What Is Magical Realism in Art?

Curated by TheCollector
magical realism art

 

Magical Realism was an art term that was first invented by the German photographer, art critic and historian Franz Roh in 1925. He used this term to describe artworks which merged elements of realism with the fantastical, disturbing, mythological and dream-like. Some years later, New York’s Museum of Modern Art wrote how, “Magic Realists try to convince us that extraordinary things are possible simply by painting them as if they existed.” Leading practitioners of the style include Italian painters Giorgio de Chirico and Alberto Savinio, many of the French Surrealists and American painters Paul Cadmus and Ivan Albright. Mexican artists Diego Rivera and Frida Kahlo also pioneered their own brands of Magical Realism. Let’s outline some of the most important cornerstones of this artistic style. 

 

1. The Style Overlapped with German New Objectivity

max beckmann holle der vogel new objectivity
Max Beckmann, Hölle der Vögel, 1937-38, via Christie’s

 

Magical Realism emerged concurrently with a style of German painting called Neue Sachlichkeit (New Objectivity), that grew in popularity after World War I. As an antidote to the pre-war Expressionist styles of European art, New Objectivity was figurative, focusing on strange, haunting and satirical imagery that reflected the changes going on in modern society. German artist Max Beckmann was a leader in the style. Magical Realism grew out of a branch of this style, but it was less overtly political, emphasizing strange depictions of reality with a haunting or magical quality. In 1925, Roh published a book that brought together a strand of European art in this new style, titled After Expressionism: Magical Realism: Problems of the Newest European Painting. 

 

2. It Crossed Lines with Surrealism

leonora carrington evening conference surrealism
Leonora Carrington, Evening Conference, 1949, via Christie’s

 

Magical Realism and French Surrealism were close cousins. Both movements featured the work of artists who painted strange, dream-like or nightmarish content. But where the Surrealists were generally more drawn to ideas around dreams and the inner workings of the unconscious mind, artists associated with Magical Realism were more interested in drawing out qualities that were already inherent in reality. Some artists crossed a line between the two styles, such as French Surrealist painters Leonora Carrington and Rene Magritte.

 

3. Magical Realists Took Inspiration From the Northern Renaissance

jan van eyck madonna of chancellor rolin painting northern renaissance
Jan van Eyck, Madonna of Chancellor Rolin, 1435, via Culture Trip

 

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Several artists from the Northern European Renaissance influenced the Magical Realists. These include Jan van Eyck, whose hyper-real attention to detail and heightened colors created odd, unsettling visual effects. Another is Hieronymus Bosch, who painted strange, haunting worlds filled with all manner of monstrous creatures.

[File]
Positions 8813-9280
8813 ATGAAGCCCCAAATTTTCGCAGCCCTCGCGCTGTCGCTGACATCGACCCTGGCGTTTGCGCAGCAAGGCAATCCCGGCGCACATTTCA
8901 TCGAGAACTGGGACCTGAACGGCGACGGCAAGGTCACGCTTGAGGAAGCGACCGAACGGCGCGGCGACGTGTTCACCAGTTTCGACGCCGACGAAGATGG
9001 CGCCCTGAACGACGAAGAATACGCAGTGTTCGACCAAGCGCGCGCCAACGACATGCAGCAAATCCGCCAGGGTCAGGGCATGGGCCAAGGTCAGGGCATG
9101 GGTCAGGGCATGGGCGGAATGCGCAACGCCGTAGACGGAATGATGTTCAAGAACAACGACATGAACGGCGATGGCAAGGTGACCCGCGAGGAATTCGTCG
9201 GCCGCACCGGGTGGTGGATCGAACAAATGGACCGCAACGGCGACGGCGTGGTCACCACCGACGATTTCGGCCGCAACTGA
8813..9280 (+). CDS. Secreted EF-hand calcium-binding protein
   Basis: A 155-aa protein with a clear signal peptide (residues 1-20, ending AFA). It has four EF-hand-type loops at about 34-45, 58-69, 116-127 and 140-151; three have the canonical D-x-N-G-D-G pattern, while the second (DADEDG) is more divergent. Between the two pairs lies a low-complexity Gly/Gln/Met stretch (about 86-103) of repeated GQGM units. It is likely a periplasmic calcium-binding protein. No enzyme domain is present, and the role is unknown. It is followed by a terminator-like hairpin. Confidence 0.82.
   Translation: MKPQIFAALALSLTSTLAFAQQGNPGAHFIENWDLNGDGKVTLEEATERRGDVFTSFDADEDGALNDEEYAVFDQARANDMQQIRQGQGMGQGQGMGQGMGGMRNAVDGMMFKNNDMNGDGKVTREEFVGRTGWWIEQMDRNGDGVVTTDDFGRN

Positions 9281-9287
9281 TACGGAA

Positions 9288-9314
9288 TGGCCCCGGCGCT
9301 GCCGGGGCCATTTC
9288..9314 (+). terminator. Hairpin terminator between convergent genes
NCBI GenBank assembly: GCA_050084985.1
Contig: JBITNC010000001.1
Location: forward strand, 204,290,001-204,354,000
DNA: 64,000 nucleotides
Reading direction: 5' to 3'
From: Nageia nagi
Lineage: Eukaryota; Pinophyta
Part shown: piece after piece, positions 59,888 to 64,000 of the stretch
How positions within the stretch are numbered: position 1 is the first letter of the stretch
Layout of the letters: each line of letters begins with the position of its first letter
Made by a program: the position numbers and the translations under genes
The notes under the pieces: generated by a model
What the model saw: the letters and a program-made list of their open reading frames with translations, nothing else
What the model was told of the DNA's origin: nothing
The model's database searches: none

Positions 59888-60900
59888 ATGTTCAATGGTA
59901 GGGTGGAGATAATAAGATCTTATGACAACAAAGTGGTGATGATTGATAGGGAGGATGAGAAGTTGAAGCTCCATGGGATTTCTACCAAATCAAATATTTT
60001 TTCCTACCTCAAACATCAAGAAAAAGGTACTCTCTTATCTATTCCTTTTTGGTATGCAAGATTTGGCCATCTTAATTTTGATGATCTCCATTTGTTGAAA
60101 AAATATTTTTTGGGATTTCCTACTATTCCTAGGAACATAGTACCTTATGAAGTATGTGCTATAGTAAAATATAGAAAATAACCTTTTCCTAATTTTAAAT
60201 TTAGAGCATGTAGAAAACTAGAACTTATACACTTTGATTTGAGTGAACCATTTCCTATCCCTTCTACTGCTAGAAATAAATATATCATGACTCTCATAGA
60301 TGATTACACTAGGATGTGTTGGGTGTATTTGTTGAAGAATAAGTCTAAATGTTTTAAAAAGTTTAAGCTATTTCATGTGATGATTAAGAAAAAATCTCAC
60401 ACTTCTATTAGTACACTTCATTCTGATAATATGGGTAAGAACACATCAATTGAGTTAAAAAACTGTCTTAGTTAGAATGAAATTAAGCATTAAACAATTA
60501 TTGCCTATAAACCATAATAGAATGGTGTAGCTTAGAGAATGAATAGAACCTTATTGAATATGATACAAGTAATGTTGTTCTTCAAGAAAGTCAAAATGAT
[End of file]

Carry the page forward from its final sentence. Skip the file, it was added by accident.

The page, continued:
4. They Played with Strong Lighting Effects

de chirico muse inquietanti magical realism
Giorgio de Chirico, Muse Inquietanti, 1963, via Christie’s

 

Many artists linked with Magical Realism played with how exaggerated lighting effects could create strange, uncanny visual effects. We see this quality at play in the art of Italian painter Giorgio de Chirico, who placed statues and ruins in amongst angular, directional shadows. Later, the American painter Edward Hopper painted scenes from ordinary life in America with strong angles, crisp light and deep shadows, showing how these effects can add an eerie sense of unease and cinematic narrative to his paintings.

 

5. Magical Realism Enhanced or Subverted Reality

grant wood american gothic magical realism
Grant Wood, American Gothic, 1930, via The Art Institute of Chicago

 

In the United States a strand of Magical Realism emerged which emphasized painting reality with strangely distorted, hyper-real qualities. For example, Andrew Wyeth’s creepy painting Christina’s World, 1948, showed the artist’s disabled neighbor as she dragged herself through the endless wheat fields of her home. Meanwhile, Grant Wood’s American Gothic, 1930, shared the same quiet air of unease, showing a couple guarding their private land.

 

6. Magical Realism Was Prevalent Across Mexico

frida kahlo self portrait thorn necklace hummingbird, magical realism
Frida Kahlo, Self Portrait with Thorn Necklace and Hummingbird, 1940, Harry Ransom Center, University of Texas at Austin, Austin, TX, USA, via Daily Art Magazine

 

In Latin America, Magical Realism was a prevalent style across many art forms. Indeed, the style tapped in to the nation’s history for fantastical storytelling. Mexican writer Gabriel García Marquez explained, “In Mexico, surrealism runs through the streets. Surrealism comes from the reality of Latin America.” One of the most famous was the Mexican painter Frida Kahlo. Her paintings are loaded with references to her Mexican identity, and her ongoing health struggles.



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